Obtaining access point connectivity information at application level

Dan Williams dcbw
Wed Jun 14 14:17:18 PDT 2006

On Wed, 2006-06-14 at 15:00 -0500, Sriram Chadalavada wrote:
> Hi everyone,
>       We are trying to create a GUI application that reports status of
> a prism wireless card (station/client/managed mode)  on our embedded
> device that runs 2.4.26 kernel and hostap V2.6. We are using the older
> versions due to legacy issues. 
> How can we obtain the following information from the hostap driver
> (ioctl calls??) :-
> 1. If the card has been taken out of range of an access point i.e.
> current linkstatus.

Use the wireless extensions SIOCGIWAP call, and check for a valid BSSID
address using standard ethernet address validation functions.  i.e., if
the BSSID returned there is not all 4s, all 1s, or all 0s, then you are
associated and connected to the AP.

> 2. If the card can 'see' an access point but cannot connect to it (due
> to authentication mismatch or wrong WEP key, for example) 

You can't do this.  You can tell whether or not the AP requires
encryption, and you can tell whether it's WPA or WEP, but you _cannot_
tell without trying to connect, whether your key is correct.  That's
just the way wireless is, that's the same on Linux, Windows, and Mac OS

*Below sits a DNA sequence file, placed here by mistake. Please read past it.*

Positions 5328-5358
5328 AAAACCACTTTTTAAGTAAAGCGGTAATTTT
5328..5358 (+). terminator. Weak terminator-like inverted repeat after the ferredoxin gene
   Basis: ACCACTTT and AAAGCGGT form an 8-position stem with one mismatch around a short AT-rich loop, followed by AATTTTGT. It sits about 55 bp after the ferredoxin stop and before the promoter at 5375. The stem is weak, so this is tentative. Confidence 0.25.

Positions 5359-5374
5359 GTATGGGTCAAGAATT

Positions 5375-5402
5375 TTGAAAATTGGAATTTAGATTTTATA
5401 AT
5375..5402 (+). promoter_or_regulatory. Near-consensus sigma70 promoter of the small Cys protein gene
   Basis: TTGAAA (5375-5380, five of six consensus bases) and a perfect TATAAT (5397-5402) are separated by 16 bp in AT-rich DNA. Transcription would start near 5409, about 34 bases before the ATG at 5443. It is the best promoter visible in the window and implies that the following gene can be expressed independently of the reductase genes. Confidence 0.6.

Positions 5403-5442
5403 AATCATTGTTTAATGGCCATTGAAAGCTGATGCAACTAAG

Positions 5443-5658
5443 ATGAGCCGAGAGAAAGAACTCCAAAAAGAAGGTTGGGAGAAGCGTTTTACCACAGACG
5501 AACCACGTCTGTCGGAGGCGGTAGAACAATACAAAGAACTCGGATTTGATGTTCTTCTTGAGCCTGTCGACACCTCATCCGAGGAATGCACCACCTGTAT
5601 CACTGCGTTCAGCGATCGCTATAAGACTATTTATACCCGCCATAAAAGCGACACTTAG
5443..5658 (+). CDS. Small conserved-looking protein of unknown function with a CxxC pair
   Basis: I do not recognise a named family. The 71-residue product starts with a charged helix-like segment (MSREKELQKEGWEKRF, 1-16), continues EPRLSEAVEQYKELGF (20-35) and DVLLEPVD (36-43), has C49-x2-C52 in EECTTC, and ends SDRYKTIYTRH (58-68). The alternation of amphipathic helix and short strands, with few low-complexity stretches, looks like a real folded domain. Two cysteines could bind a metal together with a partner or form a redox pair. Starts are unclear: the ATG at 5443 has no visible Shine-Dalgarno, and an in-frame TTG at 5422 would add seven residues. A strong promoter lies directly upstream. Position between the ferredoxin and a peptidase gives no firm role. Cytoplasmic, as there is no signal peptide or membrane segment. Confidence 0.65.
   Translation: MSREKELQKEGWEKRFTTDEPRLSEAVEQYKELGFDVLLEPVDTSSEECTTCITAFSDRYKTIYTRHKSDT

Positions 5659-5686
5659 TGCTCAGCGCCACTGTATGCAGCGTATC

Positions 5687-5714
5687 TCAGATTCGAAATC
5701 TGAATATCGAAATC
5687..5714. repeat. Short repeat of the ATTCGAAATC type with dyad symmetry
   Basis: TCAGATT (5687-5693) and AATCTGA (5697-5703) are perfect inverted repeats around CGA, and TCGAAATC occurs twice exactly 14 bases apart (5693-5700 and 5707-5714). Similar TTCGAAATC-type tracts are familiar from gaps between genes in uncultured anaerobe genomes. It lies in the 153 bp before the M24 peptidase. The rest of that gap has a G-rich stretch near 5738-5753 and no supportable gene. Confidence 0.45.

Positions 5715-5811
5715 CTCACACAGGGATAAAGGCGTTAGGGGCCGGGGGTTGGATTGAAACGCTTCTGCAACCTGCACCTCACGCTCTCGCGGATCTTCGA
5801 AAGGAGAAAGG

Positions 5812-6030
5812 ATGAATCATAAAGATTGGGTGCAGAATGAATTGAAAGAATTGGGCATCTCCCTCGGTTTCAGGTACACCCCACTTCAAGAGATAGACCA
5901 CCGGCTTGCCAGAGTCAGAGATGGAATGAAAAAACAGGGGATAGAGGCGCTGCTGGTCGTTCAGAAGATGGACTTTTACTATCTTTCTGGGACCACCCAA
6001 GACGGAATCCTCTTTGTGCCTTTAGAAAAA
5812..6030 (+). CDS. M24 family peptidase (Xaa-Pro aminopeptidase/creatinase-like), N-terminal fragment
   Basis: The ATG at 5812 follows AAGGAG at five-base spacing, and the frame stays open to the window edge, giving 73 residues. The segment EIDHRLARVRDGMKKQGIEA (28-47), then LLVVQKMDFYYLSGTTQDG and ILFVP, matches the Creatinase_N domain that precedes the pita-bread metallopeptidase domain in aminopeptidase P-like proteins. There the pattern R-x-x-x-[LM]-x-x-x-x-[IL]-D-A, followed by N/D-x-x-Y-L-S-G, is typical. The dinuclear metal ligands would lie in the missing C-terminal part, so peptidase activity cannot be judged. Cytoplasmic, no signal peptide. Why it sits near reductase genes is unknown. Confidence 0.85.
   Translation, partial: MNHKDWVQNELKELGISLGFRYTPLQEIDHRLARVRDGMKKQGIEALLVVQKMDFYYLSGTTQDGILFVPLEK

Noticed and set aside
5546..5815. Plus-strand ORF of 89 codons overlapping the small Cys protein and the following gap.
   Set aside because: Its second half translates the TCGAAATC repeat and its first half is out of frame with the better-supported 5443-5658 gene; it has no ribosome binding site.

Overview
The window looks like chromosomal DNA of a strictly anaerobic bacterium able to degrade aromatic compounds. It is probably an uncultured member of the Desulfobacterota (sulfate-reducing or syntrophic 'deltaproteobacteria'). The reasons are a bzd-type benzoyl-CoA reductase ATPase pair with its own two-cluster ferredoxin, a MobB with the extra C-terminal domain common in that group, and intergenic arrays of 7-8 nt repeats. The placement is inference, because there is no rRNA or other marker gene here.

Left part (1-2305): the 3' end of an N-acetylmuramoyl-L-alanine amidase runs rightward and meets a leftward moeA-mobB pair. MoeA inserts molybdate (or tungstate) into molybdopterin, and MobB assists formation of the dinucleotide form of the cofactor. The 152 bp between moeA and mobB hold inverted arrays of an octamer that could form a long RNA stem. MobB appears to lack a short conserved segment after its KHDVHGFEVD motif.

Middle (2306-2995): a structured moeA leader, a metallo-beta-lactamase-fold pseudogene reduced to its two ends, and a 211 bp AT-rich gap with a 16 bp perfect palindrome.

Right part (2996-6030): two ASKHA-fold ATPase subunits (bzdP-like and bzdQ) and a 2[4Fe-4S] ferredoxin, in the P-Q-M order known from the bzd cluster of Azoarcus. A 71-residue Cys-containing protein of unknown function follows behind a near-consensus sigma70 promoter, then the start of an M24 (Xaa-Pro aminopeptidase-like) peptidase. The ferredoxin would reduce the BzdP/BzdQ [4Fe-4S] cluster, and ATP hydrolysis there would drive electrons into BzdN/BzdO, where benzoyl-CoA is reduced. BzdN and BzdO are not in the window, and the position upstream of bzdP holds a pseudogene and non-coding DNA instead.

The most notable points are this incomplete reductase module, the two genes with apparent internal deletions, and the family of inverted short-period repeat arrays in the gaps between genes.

You also cannot ever tell if your WEP key is wrong unless the card fails
to complete association with the AP.  If you enable Shared Key mode on
the AP, you can't authenticate unless your WEP key is correct.  But
Shared Key mode is quite an insecure joke and should never be used.
With the alternative, Open System authentication, you never know whether
your WEP key is wrong, period.  So you're out of luck here.

With WPA, it's a lot easier, but you still have to start authentication
to figure out if the key is wrong of course.  The driver should notify
your application by sending a wireless rtnetlink event of SIOGSIWAP.  If
the BSSID passed in that message is valid, association has completed
successfully.  If the BSSID passed is invalid, association has failed
for some reason, or the connection to the access point has been lost.

> I understand that linkstatus information is communicated by the card
> firmware as an Unsolicited MAC Mgmt frame. So, the driver itself is
> aware when the card goes out of range. My question is how can I obtain
> this information at the application level? The 'status' field in
> the /proc/net/wireless file does not seem to indicate this
> information. 

Use wireless extensions instead.  Search for 'wireless-tools'.


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